Industry sector

Industrial sector workers are still exposed to tobacco smoke and e-cig aerosols

We are calling on the WA Government to expand WA’s Occupational Health and Safety laws, following a survey that found nearly half of respondents were still exposed to tobacco smoke and aerosols. electronic cigarettes in the workplace.

As part of October’s Safe Work Month, our Make Smoking History team surveyed 472 adults who work in a variety of industries, including mining, construction, healthcare, transportation and community services.

Our Make Smoking History manager, Libby Jardine, said that despite new laws to protect WA’s community health, there still seems to be low compliance and awareness of regulations.

“In 2019, the WA Government introduced laws to further protect the health of the WA community, including banning smoking within five meters of a public entrance in an enclosed public place and within 10 meters from air conditioning outlets,” Ms Jardine said.

“However, two in five (42%) of adult WA employees surveyed said they were still exposed to smoke and aerosol drift entering buildings through doors or windows, in and around entrances and walkways, and in common outdoor areas while working.

“Although WA’s occupational health and safety laws and regulations prohibit smoking in an enclosed workplace, they do not cover outdoor workplaces, so that is the gap we would like to see closed. “

Second-hand smoke causes coronary heart disease, lung cancer and strokes in non-smokers. Ms Jardine said many employees were concerned about exposure to second-hand tobacco smoke or e-cigarette aerosols in the workplace, noting that the long-term effects of e-cigarette use on health had not yet appeared.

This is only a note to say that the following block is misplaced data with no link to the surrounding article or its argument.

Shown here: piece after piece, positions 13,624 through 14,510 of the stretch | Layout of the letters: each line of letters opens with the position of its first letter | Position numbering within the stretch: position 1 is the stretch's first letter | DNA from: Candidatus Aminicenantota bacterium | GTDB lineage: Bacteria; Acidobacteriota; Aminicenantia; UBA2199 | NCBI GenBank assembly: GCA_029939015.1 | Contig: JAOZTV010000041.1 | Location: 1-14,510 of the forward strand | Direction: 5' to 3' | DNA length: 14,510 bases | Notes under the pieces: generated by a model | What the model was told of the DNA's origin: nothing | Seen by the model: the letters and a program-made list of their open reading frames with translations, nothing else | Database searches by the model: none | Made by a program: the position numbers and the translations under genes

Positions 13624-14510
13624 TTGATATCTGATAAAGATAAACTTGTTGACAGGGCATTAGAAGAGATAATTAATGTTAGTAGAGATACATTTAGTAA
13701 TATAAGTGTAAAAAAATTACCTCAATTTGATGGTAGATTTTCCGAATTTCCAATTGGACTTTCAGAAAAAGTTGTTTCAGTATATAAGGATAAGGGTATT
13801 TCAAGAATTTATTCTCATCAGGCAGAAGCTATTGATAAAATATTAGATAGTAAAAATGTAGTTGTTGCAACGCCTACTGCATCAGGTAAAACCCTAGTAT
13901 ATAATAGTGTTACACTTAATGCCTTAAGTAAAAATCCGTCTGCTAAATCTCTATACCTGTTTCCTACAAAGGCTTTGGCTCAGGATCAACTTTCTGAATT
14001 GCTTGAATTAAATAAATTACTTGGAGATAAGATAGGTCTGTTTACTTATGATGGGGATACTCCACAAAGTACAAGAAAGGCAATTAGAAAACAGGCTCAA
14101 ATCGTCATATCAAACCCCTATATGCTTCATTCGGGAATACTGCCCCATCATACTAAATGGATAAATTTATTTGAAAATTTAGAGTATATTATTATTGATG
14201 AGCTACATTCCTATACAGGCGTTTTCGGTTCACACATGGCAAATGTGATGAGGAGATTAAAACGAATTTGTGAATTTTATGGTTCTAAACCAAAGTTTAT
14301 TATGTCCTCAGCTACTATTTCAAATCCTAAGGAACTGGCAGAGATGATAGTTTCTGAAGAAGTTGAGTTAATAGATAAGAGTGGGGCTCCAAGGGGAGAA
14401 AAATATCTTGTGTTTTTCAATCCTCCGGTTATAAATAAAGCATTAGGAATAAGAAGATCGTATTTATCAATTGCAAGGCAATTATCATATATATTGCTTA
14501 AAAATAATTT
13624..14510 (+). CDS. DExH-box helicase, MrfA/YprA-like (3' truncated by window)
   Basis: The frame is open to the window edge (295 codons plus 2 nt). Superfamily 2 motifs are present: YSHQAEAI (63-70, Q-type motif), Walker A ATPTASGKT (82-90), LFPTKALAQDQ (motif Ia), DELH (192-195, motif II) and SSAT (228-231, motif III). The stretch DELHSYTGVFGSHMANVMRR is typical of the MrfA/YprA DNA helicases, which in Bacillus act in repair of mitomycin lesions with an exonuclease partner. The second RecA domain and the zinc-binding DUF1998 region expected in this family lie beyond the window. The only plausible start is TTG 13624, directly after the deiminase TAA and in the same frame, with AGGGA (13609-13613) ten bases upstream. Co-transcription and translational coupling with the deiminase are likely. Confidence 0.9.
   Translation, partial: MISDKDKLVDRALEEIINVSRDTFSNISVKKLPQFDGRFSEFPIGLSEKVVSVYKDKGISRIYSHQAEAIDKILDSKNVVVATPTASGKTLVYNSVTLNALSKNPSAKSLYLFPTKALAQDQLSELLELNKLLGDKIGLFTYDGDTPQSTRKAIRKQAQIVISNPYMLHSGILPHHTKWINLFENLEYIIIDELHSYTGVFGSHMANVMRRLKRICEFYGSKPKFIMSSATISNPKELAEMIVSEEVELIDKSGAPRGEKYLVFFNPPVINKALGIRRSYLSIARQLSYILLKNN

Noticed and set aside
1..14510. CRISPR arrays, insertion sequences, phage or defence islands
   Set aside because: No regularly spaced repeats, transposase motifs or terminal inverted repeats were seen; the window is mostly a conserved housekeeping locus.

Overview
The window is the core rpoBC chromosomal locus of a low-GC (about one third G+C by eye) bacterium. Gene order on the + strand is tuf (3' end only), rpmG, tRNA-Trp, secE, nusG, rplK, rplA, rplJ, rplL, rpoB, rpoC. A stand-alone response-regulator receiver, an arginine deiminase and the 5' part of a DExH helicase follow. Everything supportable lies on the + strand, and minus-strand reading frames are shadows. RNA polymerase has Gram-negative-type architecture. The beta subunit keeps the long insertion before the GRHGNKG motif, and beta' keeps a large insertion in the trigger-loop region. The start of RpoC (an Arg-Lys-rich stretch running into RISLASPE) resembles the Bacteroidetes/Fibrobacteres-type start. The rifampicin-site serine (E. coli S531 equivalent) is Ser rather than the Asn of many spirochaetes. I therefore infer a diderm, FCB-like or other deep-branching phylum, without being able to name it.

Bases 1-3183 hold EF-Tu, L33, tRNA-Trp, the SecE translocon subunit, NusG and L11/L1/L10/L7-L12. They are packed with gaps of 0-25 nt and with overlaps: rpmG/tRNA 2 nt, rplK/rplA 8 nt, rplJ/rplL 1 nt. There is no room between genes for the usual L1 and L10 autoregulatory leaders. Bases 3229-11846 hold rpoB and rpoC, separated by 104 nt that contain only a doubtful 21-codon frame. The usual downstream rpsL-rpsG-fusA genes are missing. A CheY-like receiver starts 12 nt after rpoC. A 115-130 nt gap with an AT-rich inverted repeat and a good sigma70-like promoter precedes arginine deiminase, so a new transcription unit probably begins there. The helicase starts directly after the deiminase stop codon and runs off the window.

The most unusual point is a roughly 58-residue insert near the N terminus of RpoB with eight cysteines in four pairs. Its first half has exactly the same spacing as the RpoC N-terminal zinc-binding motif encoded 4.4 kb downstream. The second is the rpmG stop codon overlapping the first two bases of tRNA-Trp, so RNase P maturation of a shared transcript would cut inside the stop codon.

“Employees are exposed to second-hand smoke and aerosols when working in mining and they find it difficult to avoid exposure in mining camps,” she said.

“Employees working in the health, aged care and community services sectors are exposed to second-hand tobacco smoke from staff and customers who smoke near doors and entrances.

“Employees in the transportation industry noted that they were frequently exposed to second-hand tobacco smoke in outdoor loading areas and near building entrances.

“This happens even though the Regulations state that employers must ensure, as far as possible, that people in an enclosed workplace are not exposed to second-hand smoke or any other by-product of the smoke. tobacco or nicotine.

“While over the past few years the WA Government has focused on COVID-19, the health of workers continues to be put at risk by tobacco and related products. Governments and policy makers must work to eliminate these harmful workplace exposures.

“Everyone should have the chance to earn a living without second-hand smoke or aerosols.

Survey results:

  • Two in five (42%) WA adult employees who responded to the survey said they had been exposed to tobacco smoke or e-cigarette aerosols in the workplace.
  • A quarter of employees (24%) say they are occasionally exposed to tobacco smoke at work, while a further 14% are often or always exposed to tobacco smoke at work.
  • One in five employees (19%) said they were occasionally exposed to e-cigarette aerosols in the workplace, while a further 9% were often or always exposed to e-cigarette aerosols at work.

Employees have described being exposed to second-hand tobacco smoke and e-cigarette aerosols at work through:

  • Drift of smoke/aerosol entering buildings through doors or windows.
  • Colleagues, clients or customers smoking or using e-cigarettes in common outdoor areas; and
  • People smoking or using e-cigarettes in and around entrances and walkways, meaning non-smokers were exposed to second-hand smoke and aerosols when entering and exiting buildings.

Employees were asked if they had any thoughts on exposure to second-hand tobacco smoke or e-cigarette aerosols in the workplace.

  • Among employees who commented on tobacco smoke, 47% were concerned about the health effects of passive smoking, describing concerns about cancer, as well as respiratory problems, such as cough or asthma.
  • Among employees who commented on e-cigarette aerosols, 46% were concerned about the health effects of breathing other people’s e-cigarette aerosols. Respondents expressed concern about harmful ingredients in e-cigarettes and noted that the long-term health effects of e-cigarette use have not yet emerged.
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